SEPTEMBER 13, 2012 – FIFTH POST – INSIDE THE ISLAMIST TERRORIST’S MIND; SYRPER GOES TO BEHAVIORAL SCIENCES
Your editor has met three jihadists in his life. In 1975, while a graduate student at the University of
Michigan in Ann Arbor (Department of Near Eastern Studies), I chanced upon a Sudanese who had completed a law degree in Egypt but who had come to Ann Arbor to continue with African Studies. I met him at a Friday afternoon meeting of the Organization of Arab Students. I was the vice president and my roommate, Dr. Rajai Lasheen was the president. My conversation with him was in Arabic which he projected in as Cairene a manner as possible. He was interesting to me because I had just finished a dialogue with Professor Richard Mitchell whose Ph.D. thesis and subsequent book about the Muslim Brotherhood reverberated everywhere Middle Eastern Studies were discussed. Prof. Mitchell was a visionary, even in the Sixtties, when he first posited to skeptical audiences that Islamism would become the major political force in the entire Islamic World. He was right. But did he know about the rise of “jihadism”, “takfirism” and “salafism”?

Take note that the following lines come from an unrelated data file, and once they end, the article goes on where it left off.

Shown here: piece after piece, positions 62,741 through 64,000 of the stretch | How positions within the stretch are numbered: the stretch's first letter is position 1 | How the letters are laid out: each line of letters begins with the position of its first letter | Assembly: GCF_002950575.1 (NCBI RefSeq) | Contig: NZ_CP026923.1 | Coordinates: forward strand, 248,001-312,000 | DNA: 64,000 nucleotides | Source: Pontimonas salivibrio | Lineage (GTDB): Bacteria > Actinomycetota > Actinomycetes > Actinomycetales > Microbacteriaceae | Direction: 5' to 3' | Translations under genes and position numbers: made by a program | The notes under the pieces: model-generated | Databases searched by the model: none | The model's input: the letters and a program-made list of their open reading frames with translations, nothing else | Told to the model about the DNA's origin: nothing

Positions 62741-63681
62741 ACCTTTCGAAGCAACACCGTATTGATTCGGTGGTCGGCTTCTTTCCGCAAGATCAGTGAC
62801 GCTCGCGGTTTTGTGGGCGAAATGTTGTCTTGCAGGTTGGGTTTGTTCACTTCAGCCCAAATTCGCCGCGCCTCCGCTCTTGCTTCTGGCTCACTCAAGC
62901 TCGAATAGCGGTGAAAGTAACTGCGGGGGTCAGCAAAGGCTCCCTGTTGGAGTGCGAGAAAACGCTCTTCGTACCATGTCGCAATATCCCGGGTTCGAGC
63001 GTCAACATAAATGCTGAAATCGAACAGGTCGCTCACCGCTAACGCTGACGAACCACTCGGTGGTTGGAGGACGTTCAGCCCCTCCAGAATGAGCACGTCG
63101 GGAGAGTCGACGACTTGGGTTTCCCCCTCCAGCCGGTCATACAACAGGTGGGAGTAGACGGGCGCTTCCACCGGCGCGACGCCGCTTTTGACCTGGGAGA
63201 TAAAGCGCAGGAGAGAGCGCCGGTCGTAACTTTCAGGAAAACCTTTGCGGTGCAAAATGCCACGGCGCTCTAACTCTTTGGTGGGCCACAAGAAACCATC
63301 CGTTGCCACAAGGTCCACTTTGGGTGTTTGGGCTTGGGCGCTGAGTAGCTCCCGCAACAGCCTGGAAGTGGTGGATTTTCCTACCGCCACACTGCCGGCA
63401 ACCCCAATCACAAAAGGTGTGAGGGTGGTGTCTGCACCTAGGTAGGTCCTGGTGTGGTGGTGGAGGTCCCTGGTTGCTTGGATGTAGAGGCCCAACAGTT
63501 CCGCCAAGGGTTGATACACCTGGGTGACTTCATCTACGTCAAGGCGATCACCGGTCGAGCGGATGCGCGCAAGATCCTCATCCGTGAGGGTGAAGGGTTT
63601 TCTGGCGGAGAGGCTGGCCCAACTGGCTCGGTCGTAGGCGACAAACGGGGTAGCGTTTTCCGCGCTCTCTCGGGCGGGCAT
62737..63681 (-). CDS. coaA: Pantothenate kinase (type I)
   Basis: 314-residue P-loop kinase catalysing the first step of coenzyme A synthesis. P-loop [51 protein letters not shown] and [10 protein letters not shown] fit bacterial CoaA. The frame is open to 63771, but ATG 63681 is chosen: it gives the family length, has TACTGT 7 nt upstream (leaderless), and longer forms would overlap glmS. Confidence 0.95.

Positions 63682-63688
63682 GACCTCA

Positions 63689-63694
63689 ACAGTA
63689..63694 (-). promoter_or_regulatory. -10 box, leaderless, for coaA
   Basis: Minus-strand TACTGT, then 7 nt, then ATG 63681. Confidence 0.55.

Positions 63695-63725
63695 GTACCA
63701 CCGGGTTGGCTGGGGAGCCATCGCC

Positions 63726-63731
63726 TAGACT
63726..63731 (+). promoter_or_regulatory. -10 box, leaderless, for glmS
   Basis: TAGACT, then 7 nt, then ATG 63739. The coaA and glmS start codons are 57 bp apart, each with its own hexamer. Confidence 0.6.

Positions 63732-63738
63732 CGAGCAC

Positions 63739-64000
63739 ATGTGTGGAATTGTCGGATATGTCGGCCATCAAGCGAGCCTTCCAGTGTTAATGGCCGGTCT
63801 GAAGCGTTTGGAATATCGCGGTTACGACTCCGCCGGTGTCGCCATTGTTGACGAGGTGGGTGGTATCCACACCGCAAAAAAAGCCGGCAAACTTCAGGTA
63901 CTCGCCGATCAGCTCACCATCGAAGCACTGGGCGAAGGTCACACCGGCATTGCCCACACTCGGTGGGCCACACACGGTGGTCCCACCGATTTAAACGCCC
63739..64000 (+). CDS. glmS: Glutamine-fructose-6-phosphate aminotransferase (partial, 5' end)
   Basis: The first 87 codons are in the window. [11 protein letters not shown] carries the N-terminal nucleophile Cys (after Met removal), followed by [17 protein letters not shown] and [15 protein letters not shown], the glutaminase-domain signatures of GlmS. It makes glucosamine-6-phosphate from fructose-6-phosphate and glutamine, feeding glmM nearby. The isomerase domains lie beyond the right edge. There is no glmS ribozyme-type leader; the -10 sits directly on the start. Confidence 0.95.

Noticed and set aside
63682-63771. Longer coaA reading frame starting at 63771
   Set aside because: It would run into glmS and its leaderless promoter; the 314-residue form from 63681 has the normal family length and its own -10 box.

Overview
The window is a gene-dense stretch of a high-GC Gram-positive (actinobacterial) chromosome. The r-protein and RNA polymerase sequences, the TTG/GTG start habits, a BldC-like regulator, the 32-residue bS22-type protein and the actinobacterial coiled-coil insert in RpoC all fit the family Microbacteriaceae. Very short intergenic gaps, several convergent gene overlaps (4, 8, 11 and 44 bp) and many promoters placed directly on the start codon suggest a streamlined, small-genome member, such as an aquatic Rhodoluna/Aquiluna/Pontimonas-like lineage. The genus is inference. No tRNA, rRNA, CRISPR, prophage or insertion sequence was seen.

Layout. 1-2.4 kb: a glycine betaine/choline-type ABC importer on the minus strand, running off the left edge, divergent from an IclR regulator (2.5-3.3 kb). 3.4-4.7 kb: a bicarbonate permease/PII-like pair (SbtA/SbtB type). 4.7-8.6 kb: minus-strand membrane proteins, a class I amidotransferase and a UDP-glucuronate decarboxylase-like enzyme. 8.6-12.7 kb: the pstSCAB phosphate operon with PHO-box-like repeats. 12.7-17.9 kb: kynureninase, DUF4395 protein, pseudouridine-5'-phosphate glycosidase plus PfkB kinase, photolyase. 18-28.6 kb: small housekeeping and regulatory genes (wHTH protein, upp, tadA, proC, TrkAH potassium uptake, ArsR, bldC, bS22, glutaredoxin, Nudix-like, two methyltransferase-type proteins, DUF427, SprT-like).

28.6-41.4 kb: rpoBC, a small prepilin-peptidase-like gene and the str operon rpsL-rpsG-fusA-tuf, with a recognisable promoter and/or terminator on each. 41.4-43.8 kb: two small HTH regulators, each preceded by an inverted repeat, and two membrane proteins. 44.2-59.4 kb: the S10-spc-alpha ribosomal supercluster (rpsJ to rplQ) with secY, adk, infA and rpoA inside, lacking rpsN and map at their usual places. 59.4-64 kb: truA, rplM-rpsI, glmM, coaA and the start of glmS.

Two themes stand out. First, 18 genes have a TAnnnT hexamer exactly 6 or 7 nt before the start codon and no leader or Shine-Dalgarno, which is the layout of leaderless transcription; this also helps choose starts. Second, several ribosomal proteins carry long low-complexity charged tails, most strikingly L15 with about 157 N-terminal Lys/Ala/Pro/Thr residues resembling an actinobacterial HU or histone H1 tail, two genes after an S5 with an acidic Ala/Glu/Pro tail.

In the 1950’s when I was born, I came to understand Islam through the prism of Palestinian struggle. The only role model for us was the “fida’i” or “fedayeen” (corrupt plural). In Arabic, fida’i was one who “sacrificed himself for another”. In a way, Sidney Carton, in A Tale of Two Cities by Dickens, willingly went to his death in the place of another peron – by any standard a “fida’i” in the French Revolution. The fida’i sacrificed his life in a military operation to liberate Palestine. For us, Christian or Muslim, he was bravery incarnate. He would enter battle with the evil Zionists never knowing if he would return. He did not fear torture, his body nothing more than an ordinary vessel in the service of a Holy Mother, Palestine herself. He was depicted in posters as one wrapped in the regal colors of his kuffiyyeh – a saint delivering the tip of his lance into the body a serpent writhing under his steed. He was Khodr, St. George.